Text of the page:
This heartfelt memoir takes listeners from Washington’s childhood in the Bronx through her award-winning career thus far. The Emmy and SAG winner and Golden Globe nominee recounts her extraordinary life as a Black woman actor and activist who aims to break down barriers, as well as a devoted daughter, mentor, director, and producer. Narrating with grace and style, Washington shares candid moments of joy and anguish with listeners.
Normal Rules Don’t Apply: Stories by Kate Atkinson, read by Paterson Joseph [5.5 hrs.]
Joseph’s remarkable performance of Atkinson’s newest book transmutes the whimsical, witty, and absurdist stories from adroit to splendid. The acclaimed British actor’s light, engaging baritone and exquisite delivery offer pleasure and comfort in equal measure as he guides us through narratives that truly do not follow normal rules. They include talking animals, the end of the world, and—an Atkinson leitmotif—characters who reappear in different guises. Joseph’s warm embrace of a voice and sensitive pacing highlight the clever writing while ushering us safely through the dangerous shoals of Atkinson’s rule-free world.
The Heaven & Earth Grocery Store by James McBride, read by Dominic Hoffman [12.5 hrs.]
Hoffman fully inhabits the characters in McBride’s fresh, vital, beautifully written historical novel, resulting in a deeply immersive listening experience. The story is set largely in the 1930s in Chicken Hill, a predominantly Black and Jewish neighborhood in Pottstown, Pennsylvania. Hoffman varies his accent and intonation and delivers many different languages for the large cast of characters who impact each other’s lives. With his mesmerizing performance, Hoffman makes it clear that this interconnectedness is the point.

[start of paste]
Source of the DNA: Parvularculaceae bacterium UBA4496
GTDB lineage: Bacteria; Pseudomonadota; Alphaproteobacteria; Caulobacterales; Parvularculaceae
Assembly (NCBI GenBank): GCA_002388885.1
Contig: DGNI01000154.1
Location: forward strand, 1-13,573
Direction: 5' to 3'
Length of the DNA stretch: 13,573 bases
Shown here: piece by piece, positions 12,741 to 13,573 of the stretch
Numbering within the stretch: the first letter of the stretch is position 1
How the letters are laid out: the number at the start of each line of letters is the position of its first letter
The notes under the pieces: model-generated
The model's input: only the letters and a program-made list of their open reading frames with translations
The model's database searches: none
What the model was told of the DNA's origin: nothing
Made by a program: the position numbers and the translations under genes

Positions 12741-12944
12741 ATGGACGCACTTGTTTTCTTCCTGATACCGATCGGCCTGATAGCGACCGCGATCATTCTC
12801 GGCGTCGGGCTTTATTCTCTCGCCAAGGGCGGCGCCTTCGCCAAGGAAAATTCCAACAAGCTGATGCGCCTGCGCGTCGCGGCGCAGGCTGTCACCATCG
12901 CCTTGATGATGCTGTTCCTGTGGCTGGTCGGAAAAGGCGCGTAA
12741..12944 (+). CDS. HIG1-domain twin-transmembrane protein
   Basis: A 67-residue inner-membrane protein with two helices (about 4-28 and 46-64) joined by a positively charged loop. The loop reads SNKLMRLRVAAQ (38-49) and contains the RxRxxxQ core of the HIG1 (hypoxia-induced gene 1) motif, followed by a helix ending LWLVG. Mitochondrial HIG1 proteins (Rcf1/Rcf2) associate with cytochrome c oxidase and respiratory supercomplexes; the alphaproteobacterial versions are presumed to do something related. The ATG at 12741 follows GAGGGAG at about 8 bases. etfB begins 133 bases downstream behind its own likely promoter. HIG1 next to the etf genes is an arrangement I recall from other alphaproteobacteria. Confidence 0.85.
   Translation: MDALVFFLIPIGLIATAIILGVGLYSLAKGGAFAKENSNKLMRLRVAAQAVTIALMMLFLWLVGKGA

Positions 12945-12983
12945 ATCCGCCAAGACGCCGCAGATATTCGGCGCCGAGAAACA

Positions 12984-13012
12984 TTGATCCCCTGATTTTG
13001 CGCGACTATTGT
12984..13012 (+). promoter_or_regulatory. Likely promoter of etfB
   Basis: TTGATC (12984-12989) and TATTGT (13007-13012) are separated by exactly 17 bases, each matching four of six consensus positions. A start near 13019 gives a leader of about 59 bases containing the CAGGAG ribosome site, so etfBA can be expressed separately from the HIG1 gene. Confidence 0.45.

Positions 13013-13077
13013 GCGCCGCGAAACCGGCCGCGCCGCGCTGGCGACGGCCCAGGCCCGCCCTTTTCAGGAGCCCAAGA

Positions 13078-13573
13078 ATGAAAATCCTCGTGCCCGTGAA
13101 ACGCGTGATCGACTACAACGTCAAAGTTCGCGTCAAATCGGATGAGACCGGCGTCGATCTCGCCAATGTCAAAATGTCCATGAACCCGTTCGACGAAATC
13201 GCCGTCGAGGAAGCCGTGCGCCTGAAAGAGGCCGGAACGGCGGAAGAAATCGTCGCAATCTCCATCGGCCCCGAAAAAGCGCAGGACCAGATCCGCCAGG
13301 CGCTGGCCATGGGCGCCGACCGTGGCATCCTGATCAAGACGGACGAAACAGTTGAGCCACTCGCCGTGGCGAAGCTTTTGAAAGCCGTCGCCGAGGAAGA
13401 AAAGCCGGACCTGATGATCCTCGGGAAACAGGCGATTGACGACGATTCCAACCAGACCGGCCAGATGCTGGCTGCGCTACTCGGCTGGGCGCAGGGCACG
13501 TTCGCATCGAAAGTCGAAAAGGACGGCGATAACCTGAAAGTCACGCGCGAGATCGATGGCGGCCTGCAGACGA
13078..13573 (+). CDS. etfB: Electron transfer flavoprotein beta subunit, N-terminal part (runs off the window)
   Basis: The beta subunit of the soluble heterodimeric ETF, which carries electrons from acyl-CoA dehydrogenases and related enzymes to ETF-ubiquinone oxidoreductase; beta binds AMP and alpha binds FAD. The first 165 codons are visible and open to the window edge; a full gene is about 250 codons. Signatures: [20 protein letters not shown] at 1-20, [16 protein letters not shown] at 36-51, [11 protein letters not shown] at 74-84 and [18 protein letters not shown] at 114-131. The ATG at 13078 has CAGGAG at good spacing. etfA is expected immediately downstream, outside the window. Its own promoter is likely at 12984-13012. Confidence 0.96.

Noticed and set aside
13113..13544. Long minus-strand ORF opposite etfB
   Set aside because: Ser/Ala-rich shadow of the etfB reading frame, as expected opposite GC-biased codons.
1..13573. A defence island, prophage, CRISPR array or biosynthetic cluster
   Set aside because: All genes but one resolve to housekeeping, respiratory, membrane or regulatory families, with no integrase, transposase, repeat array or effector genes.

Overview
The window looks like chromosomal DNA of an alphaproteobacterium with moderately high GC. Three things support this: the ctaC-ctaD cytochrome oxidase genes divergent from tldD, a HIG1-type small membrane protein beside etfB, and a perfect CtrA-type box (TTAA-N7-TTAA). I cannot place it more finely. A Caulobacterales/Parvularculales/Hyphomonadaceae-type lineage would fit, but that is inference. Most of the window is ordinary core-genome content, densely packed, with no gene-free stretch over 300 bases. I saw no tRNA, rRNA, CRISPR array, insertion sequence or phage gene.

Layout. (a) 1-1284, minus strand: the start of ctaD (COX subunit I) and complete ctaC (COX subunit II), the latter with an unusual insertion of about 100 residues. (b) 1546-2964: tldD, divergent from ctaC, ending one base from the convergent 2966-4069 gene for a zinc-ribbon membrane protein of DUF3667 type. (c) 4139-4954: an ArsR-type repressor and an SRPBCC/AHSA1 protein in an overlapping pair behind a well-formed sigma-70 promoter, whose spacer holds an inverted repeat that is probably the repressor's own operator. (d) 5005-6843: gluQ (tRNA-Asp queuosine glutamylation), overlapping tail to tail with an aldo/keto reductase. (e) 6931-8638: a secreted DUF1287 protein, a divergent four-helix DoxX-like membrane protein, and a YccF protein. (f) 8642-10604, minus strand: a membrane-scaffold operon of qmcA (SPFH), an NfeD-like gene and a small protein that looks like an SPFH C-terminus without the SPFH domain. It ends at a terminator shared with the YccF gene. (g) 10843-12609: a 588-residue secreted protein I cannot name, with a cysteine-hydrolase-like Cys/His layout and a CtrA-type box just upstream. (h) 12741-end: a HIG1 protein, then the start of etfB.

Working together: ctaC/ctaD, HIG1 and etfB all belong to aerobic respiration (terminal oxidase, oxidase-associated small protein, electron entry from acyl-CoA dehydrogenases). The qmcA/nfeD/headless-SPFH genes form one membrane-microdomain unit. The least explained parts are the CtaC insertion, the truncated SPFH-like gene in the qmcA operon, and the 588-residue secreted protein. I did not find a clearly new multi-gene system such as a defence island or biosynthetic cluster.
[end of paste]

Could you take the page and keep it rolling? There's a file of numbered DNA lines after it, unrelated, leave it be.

Brooklyn Crime Novel by Jonathan Lethem, read by Geoffrey Cantor [13 hrs.]
Hold onto your earphones as narrator Cantor skillfully zooms into and out of the lives of Brooklynites from the 1970s to the 1990s. Cantor adeptly voices an Italian gang’s toughness and a Jamaican mother’s wisdom. Cantor adopts a confidential tone when he voices the author, who directs listeners’ focus to important details and occasionally comments on the writing. This dizzying listening experience illuminates the challenges of life in the city—where external and internal barriers test the mettle of its diverse inhabitants.
The Last Devil to Dieby Richard Osman, read by Fiona Shaw [11 hrs.]
Shaw returns to the Thursday Murder Club series with a tour-de-force performance befitting Osman’s rich character development and cleverly connected crimes. Shaw’s subtle variations in tone, cadence, and accent distinguish the familiar residents of Cooper’s Chase. Osman expertly weaves an intricate tale of heroin smuggling, online elder scamming, and the sometimes-crooked antiques business with the vicissitudes of aging and its ensuing pain, all warmly realized by Shaw’s stellar narration. A fascinating discussion between author and narrator ends the audiobook.
How to Say Babylon: A Memoir by Safiya Sinclair, read by the author [16.75 hrs.]
Author/narrator Sinclair emphasizes the poetry of her words as she narrates her memoir. Her soft Jamaican accent sounds like gentle waves. Her father, a musician, became a strict Rastafarian who expected women to obey the men in their lives. Early chapters describe growing up in her close-knit Jamaican family. When Sinclair reaches puberty, her rageful father turns on her and rains down abuse. The memoir’s throughlines are Sinclair’s depictions of her mother’s gentle love, her siblings’ tenderness, her own determination, and the poetry that grew within her.
Produced in partnership with Audiofile Magazine.